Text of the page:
Viktor Orban Can’t Eradicate the Coronavirus by Decree

Hungary’s authoritarian leader has granted himself dictatorial powers, but his neglect of the country’s health system and his powerlessness in the face of a depreciating currency will come back to haunt him.

Hungarian Prime Minister Viktor Orban (center) votes with other representatives in the Hungarian parliament in Budapest on March 30.
Hungarian Prime Minister Viktor Orban (center) votes with other representatives in the Hungarian parliament in Budapest on March 30. ZOLTAN MATHE/POOL/AFP via Getty Images

Since coming to power in 2010, the man they call the “Viktator” has wrapped his brand of authoritarianism in a semitransparent gown—transparent enough to show his clients and enemies where the real power was, but with just enough substance for his friends to pretend he was just another democratically elected head of government.

This pretense has allowed Hungarian Prime Minister Viktor Orban to resist most threats to his power. Even German Chancellor Angela Merkel’s Christian Democratic Union (CDU) has refused to join other European parties, now including Poland’s large and influential Civic Platform, in calling for Orban’s expulsion from the center-right European People’s Party (EPP) alliance. Yet the brazenness of his latest power grab has finally exposed the limits of Hungary’s democratic facade.

Like Google or Facebook, Orban built an effective monopoly in a formally competitive environment. Other parties could fight in elections; they just could never win them—and Orban has used his emergency powers to siphon 50 percent of political parties’ state funding to a coronavirus fund. Independent media are allowed to operate in Hungary; they just find it hard to make ends meet because of taxes on private advertising. Somehow the companies belonging to Lorinc Meszaros, a childhood friend of Orban’s, have done so well from public contracts that the pipe fitter has become a U.S.-dollar billionaire.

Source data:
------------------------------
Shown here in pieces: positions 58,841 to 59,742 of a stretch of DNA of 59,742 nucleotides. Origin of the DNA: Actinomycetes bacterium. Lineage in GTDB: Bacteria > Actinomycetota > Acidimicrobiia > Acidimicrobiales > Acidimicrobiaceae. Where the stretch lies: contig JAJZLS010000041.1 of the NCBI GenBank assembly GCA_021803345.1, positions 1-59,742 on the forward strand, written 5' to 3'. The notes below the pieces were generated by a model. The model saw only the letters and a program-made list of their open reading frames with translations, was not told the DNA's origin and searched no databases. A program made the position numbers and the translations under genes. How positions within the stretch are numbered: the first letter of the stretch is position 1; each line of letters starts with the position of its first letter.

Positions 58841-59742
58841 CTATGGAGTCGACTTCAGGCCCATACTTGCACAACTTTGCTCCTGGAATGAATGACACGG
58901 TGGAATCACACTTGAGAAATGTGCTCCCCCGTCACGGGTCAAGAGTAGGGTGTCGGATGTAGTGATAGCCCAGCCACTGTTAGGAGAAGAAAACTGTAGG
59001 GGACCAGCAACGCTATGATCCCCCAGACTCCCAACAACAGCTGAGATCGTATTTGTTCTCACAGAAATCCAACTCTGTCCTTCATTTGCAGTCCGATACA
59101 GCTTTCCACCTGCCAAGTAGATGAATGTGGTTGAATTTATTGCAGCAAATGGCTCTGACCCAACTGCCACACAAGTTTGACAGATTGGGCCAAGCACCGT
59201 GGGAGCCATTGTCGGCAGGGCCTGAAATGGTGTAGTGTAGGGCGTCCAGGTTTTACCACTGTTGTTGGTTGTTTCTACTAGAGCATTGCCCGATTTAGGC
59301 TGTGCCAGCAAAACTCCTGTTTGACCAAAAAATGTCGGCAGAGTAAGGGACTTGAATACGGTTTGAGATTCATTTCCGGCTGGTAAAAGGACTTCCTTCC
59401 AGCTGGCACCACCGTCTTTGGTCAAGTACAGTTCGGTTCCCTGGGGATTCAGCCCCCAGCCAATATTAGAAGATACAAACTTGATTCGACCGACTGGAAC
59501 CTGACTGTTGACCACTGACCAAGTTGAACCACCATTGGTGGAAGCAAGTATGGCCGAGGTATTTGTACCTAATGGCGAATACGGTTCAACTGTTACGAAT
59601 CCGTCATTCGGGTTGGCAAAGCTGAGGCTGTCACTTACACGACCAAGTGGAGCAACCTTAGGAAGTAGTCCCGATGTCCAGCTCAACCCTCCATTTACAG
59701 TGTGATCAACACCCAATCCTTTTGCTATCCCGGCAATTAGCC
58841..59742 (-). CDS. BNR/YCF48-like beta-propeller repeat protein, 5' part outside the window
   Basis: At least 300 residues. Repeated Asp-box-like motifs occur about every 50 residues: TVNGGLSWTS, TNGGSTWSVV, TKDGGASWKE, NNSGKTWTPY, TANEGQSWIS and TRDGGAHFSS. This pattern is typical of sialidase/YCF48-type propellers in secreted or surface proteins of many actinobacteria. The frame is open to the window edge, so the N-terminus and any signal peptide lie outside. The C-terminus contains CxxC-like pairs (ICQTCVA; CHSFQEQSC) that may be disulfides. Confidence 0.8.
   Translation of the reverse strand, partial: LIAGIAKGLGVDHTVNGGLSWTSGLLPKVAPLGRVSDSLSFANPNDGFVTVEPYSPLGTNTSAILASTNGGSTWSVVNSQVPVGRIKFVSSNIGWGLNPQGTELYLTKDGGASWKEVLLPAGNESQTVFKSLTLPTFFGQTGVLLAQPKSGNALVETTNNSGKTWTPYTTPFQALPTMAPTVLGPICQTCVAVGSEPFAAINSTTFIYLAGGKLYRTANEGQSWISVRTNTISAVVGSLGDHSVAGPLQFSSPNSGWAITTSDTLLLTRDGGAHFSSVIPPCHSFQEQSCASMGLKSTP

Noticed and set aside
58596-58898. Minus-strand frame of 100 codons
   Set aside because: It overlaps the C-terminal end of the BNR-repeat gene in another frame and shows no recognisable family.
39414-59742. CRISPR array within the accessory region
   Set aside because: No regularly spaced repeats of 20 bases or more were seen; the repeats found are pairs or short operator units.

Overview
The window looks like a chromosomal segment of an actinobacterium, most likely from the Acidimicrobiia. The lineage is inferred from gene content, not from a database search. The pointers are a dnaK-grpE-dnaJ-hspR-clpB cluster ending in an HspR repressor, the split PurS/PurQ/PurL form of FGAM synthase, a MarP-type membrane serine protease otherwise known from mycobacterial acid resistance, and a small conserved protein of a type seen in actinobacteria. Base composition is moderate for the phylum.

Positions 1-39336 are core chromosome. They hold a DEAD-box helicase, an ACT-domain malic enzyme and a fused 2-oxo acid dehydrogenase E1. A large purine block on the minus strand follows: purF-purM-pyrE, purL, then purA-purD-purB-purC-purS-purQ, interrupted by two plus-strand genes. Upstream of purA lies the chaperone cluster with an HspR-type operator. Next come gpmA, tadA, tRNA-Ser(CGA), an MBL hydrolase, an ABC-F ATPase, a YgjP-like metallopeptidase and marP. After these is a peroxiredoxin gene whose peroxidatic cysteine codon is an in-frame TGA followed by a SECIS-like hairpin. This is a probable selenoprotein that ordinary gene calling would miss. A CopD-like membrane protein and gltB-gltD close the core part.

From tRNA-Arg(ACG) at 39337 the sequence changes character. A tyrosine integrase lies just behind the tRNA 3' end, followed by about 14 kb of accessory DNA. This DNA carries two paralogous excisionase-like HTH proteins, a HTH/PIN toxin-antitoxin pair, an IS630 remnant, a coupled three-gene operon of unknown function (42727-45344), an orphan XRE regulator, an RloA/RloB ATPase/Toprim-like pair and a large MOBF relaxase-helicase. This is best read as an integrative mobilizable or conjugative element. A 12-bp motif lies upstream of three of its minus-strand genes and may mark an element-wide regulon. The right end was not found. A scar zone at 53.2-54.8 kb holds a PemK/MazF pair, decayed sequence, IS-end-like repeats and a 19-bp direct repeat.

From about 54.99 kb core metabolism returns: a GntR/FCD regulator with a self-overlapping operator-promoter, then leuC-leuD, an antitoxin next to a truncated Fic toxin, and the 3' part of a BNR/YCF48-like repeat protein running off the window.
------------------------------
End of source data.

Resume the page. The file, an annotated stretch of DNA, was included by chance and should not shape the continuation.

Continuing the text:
Thanks to an electoral system that entrenches majoritarianism and suffers from electoral fraud (exposed by Unhack Democracy, a nongovernmental organization which I chair), Orban has obtained the two-thirds majority in parliament that gives him legal power to change the constitution at will. The opposition’s meager parliamentary representation prevents it from acting as any kind of check on the executive.

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After 10 years in power, his arrogance is showing. A culture war against the Central European University founded by George Soros drew international opprobrium and provoked the European Parliament to demand the start of proceedings, under Article 7 of the European Union treaty, against his government. The ramming through parliament of a labor law brought the opposition together, enabling it to win the mayoralties of five of the largest Hungarian cities, including Budapest. Now, by exploiting the coronavirus epidemic to give himself broad powers to rule by decree indefinitely, Orban has thrown his chiffon gown away, forcing his friends to see him as the naked autocrat that he is.

Included in the package of emergency measures was the creation of a new criminal offense: spreading misinformation about the coronavirus. Many observers see it as a device for intimidating journalists who might report on inadequate hospital facilities or doctors not being given proper protective equipment. This evokes neighboring Serbia, whose political system suffers from many of the same ills as Hungary’s, and where journalist Ana Lalic was arrested for reporting on “chaotic working conditions” at a Serbian health facility.

Orban didn’t need to give himself indefinite emergency rule. He could have kept up democratic appearances by including a sunset clause, requiring a vote of his rubber-stamp two-thirds majority to extend the emergency. Instead he’s made it impossible to deny the truth: that until the 2022 elections, which will be competitive as long as the opposition presents joint candidates in Hungary’s 106 single-member districts, he holds absolute power in Hungary and no domestic actor can stand in his way.

Abroad, however, the picture is different. His enabling act drew immediate criticism: from the Republican-controlled U.S. Senate Foreign Relations Committee; from Norbert Röttgen, an outsider candidate to lead Germany’s center-right CDU; and from the governments of Slovakia and the Czech Republic, fracturing the Visegrad Group alliance (which also includes Hungary and Poland).